2
mkdir test_dir test_dir1 test_dir2 test_dir3
touch file1 file2 file3
cp -v file* test_dir*/

This copies only to test_dir3 and not in test_dir, test_dir1, test_dir2. Why?

For that matter it copies only to latest directory say test_dir4 and not into any other direcotry (it is omitting them).

  • Your last sentence is completely ununderstable. Please reformulate. – user259412 Mar 18 '15 at 9:29
  • @PeterH the OP is making an observation on the ordered expansion of the test_dir* wildcard. The final (target) directory on the command line is always the "last" directory in the ordered list. I think it's a confusion from * expansion being handled DOS style or Unix/Linux style. – roaima Mar 18 '15 at 9:49
  • @roaima Thank you - finally I deciphered it. But it wasn't trivial. :-) – user259412 Mar 18 '15 at 9:50
3

You have these three commands

mkdir test_dir test_dir1 test_dir2 test_dir3
touch file1 file2 file3
cp -v file* test_dir*/

Assuming no other files or directories in . before the example is started, the wildcards in that last line get expanded thus:

cp -v file1 file2 file3 test_dir/ test_dir1/ test_dir2/ test_dir3/

(You can see this by changing cp to echo cp and observing the result.) What you didn't tell us is the diagnostic messages produced by cp -v, which show what it is trying to do, i.e. copy every item on the command line but the last into the last item, which must therefore be a directory:

‘file1’ -> ‘test_dir3/file1’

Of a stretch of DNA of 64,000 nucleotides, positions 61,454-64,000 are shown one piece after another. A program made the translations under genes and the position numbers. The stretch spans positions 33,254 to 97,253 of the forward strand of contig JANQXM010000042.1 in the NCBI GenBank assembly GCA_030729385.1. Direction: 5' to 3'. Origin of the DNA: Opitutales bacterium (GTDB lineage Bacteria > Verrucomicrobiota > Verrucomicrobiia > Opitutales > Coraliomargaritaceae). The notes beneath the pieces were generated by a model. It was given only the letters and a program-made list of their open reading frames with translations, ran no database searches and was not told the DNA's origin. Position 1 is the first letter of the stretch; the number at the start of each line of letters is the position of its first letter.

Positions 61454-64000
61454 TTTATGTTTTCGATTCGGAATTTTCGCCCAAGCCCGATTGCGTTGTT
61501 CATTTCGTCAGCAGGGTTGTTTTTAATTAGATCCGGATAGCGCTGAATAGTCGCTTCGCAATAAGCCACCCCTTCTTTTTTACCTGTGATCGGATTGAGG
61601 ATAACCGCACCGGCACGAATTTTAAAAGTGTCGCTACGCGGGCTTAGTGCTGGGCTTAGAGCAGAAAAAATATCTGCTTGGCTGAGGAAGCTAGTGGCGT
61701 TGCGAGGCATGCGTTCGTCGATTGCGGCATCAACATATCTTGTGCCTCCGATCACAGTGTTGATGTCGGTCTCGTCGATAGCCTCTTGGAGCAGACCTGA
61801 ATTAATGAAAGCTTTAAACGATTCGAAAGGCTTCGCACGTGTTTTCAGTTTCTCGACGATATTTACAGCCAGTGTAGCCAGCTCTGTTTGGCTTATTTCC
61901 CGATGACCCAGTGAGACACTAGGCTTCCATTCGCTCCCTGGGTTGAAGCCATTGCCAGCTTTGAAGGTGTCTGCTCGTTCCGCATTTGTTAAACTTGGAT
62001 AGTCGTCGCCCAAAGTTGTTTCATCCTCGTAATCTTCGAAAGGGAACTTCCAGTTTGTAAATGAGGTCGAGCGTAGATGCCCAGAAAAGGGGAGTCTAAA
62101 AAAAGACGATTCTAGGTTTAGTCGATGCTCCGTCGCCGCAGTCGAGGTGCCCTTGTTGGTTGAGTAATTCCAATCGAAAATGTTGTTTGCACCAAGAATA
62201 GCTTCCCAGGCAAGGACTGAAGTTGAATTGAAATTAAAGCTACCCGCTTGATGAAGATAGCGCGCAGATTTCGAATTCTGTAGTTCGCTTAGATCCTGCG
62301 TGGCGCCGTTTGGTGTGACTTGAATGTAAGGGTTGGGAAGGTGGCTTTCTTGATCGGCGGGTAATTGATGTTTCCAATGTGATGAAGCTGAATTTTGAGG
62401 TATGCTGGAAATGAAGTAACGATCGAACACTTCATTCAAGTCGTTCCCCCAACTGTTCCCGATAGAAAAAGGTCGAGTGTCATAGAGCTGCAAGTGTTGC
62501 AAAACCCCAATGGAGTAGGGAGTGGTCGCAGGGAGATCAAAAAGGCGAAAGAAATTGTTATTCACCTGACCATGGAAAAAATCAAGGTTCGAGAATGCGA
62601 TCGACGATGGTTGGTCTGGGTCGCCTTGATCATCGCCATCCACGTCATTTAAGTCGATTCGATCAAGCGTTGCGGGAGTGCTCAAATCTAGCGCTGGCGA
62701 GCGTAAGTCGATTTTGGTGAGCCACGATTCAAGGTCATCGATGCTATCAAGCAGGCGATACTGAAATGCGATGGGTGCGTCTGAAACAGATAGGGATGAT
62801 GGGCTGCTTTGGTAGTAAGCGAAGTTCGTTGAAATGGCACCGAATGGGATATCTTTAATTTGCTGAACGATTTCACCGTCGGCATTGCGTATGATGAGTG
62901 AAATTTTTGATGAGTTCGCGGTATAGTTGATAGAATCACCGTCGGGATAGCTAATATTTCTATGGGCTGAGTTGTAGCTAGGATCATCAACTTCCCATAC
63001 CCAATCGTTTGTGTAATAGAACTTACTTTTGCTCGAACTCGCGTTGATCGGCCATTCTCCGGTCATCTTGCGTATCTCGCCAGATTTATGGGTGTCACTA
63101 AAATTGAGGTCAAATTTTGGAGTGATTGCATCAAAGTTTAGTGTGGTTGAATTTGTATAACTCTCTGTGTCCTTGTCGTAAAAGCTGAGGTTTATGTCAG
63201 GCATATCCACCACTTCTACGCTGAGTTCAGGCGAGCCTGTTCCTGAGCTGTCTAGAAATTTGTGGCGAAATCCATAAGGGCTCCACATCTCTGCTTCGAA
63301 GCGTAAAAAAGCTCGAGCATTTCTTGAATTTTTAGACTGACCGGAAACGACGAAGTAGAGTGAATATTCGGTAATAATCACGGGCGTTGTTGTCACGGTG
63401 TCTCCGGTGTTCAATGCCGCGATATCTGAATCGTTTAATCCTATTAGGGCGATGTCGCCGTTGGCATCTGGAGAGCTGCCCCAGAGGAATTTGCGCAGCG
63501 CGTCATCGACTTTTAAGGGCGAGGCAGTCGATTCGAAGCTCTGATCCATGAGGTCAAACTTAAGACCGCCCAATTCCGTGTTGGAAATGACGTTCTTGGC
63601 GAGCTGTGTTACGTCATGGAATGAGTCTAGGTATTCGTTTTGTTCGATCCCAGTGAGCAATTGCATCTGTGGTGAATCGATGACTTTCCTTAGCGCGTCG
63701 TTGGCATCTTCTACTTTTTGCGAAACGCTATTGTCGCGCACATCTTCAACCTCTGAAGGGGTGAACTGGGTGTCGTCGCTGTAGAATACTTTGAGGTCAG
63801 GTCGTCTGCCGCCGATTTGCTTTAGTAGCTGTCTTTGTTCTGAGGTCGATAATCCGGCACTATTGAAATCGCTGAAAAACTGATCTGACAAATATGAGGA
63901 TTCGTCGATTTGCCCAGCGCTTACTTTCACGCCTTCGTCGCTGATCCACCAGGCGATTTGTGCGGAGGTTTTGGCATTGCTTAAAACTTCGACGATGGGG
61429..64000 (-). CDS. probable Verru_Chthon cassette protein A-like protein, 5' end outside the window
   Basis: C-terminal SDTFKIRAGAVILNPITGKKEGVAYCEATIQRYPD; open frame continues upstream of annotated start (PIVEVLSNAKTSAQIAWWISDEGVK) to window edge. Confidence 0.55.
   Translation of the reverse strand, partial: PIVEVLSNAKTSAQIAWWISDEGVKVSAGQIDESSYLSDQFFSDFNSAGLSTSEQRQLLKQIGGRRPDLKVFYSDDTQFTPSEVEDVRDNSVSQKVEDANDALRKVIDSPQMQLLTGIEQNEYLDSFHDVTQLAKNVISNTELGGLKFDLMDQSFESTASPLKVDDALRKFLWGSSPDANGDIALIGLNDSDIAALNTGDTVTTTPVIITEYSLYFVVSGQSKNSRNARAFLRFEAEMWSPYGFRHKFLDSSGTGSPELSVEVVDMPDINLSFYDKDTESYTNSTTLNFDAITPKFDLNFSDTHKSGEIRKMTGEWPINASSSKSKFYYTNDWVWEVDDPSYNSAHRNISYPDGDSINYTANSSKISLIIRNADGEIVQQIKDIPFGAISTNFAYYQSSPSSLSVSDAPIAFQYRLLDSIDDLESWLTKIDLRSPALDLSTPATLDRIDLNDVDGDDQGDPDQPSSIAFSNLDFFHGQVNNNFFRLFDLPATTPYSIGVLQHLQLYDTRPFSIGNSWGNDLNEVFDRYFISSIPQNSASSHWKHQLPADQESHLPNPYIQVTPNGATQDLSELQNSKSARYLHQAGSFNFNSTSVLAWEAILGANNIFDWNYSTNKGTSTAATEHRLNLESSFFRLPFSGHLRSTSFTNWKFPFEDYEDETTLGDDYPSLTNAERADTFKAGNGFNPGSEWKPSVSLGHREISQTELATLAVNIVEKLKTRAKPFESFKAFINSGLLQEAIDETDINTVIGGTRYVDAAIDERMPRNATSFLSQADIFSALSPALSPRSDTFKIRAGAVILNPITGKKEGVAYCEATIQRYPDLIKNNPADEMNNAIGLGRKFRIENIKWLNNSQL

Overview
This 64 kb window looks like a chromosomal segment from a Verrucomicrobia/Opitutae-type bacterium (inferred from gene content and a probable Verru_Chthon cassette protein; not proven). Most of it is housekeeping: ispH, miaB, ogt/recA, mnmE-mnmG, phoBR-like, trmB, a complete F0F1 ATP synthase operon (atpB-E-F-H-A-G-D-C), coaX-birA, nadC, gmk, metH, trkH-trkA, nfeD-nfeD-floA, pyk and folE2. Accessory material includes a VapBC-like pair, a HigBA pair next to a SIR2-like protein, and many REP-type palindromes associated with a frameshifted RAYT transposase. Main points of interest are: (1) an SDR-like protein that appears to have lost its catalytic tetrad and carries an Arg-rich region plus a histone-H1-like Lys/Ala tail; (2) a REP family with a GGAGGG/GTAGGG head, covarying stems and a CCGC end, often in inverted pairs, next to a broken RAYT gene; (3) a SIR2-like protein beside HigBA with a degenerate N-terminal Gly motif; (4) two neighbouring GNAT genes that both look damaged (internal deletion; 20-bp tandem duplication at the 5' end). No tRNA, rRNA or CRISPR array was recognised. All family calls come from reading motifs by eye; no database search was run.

‘file2’ -> ‘test_dir3/file2’
‘file3’ -> ‘test_dir3/file3’
cp: omitting directory ‘test_dir/’
cp: omitting directory ‘test_dir1/’
cp: omitting directory ‘test_dir2/’
2

Because the cp commands works so. If it has more as 2 argument, the last argument must be a directory, and every argument before that will be copied into.

I think you want a cp which behaves much more like the windows copy command, and yes, there are such tools, although they aren't widely used. Even I had to google for that.

Your actual goal could be easily reached by a simple loop:

for i in test_dir*; do cp -v test_file* $i; done

It is much more simple as it seems on the first spot. Bash is actually a basic-like programming language, and doing loops or even more complex operations in single-line commands in a unix environment is quite common.

Your Answer

By clicking “Post Your Answer”, you agree to our terms of service, privacy policy and cookie policy

Not the answer you're looking for? Browse other questions tagged or ask your own question.